Thursday, September 18 2014

New Statesman on putting 'mainstream Islamophobia' on trial


The New Statesman cover story last week focused on the trial of Anders Behring Breivik and the shocking fact of his anti-Muslim, anti-immigrant attitude finding popular resonance.

The cover page of the NS suggests that “it’s time to put mainstream Islamophobia on trial” and Peter Wilby in his weekly column explores some of the misrepresentations, distortions and outright lies peddled by the mainstream media in stories on Islam and Muslims.

Wilby begins by recounting the wholly misleading, ‘Cafe owner ordered to remove extractor fan in case smell of frying bacon offends passing Muslims’ story, which was published in the Daily Mail in October 2010. The complainant was a British non-Muslim, whose daughter’s health was affected by the extractor fan, and who allegedly had Muslim and non-Muslim friends who avoided his house because of the smell. The only Muslim mentioned in the story was the café-owner’s Turkish-Muslim husband (the story was shockingly cleared by the PCC).

Wilby continues:

“This is just one example of how British newspapers use every opportunity to highlight how Muslims, abetted by “politically correct” politicians and bureaucrats, allegedly undermine our way of life. “They” want to ban Christmas, force our children to eat halal meat and make us all submit to sharia law…Nearly all these stories are, if not downright false, grossly inflated or distorted. Studies suggest more than two-thirds of British press stories about Muslims portray them as a threat to British values.

“Though Anders Breivik, the Norwegian mass murderer, quoted British newspapers and magazines during his trial in Oslo, we should not accuse them of inspiring him. Yet the similarities between his mindset and theirs are striking. Both see Islam as an existential threat and argue that establishment “liberals”, through their zeal for multiculturalism, are as culpable as Muslims themselves, if not more so. Since guilt by association is no guilt at all, we should leave it there, observing only that editors and journalists should mind both their language and their facts”


Wilby’s comments are reiterated in the issue’s editorial:

“It is convenient for some to dismiss Breivik’s views as the ramblings of a mad narcissist and a psychopath. But strip away his more outlandish rhetoric and there is little to separate them from those frequently expressed on the pages of the conservative press. It was Breivik’s actions, rather than his beliefs, that distinguished him from other right-wing ideologues. His tropes of choice – the rise of “Eurabia”, the insidious influence of “cultural Marxism” – will be familiar to anyone who has read the work of Melanie Phillips or Mark Steyn, two of the writers cited in Breivik’s manifesto. The neoconservative author Norman Podhoretz titled his work on “Eurabia” World War IV. Breivik merely pursued such ideas to their extreme conclusion. As Voltaire wrote, “those who can make you believe absurdities, can make you commit atrocities”.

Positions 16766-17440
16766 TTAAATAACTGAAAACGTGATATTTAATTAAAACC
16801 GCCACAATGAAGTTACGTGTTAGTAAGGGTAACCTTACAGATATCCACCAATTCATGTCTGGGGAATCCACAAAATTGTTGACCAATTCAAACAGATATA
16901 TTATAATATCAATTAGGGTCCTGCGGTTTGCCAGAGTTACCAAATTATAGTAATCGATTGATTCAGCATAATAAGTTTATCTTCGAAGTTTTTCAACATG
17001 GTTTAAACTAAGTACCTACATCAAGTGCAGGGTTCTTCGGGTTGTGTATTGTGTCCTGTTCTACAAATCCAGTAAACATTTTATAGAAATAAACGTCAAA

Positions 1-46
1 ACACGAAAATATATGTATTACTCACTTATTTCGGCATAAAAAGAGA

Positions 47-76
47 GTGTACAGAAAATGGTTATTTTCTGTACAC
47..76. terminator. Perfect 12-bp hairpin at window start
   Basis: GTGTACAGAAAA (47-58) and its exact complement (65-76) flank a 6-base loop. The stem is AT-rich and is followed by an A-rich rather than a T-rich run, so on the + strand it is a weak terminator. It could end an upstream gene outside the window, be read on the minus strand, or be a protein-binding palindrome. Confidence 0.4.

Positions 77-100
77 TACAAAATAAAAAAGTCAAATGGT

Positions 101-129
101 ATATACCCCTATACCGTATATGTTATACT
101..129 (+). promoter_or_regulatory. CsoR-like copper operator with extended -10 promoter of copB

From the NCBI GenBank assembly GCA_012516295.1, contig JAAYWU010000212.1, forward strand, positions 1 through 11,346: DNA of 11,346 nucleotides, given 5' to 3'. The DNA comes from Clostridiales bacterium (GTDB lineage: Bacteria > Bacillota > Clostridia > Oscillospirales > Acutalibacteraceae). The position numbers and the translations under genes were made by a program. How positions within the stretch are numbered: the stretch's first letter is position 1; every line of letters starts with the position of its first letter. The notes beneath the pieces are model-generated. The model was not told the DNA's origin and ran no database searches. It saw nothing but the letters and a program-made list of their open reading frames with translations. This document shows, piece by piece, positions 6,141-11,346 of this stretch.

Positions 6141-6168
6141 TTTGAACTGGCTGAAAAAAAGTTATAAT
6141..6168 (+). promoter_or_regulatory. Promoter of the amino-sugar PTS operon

“Even now, supposedly mainstream figures encourage the beliefs that animate fanatics such as Breivik. In France, fighting for re-election as president, Nicolas Sarkozy has run a shamelessly demagogic campaign, indulging anxieties over immigration and the influence of Islam in a desperate attempt to win over the supporters of the National Front’s Marine Le Pen. He has argued that there are “too many foreigners” in France and has vowed to ban halal meat from state schools. In Britain, much of the mainstream press continues to treat Muslims as an alien force, fuelling Islamophobia through misinformation and distortion. So long as this remains the case, the rhetoric of those same publications that express horror at Breivik’s behaviour – his fascist salute, his absence of regret – will be seized on by more of his kind.”


The message of the article and the editorial is a fervent reminder of the need to tackle head on the issue of mainstream Islamophobia both in Britain and Europe.









Last Updated on Tuesday, 22 May 2012 22:20

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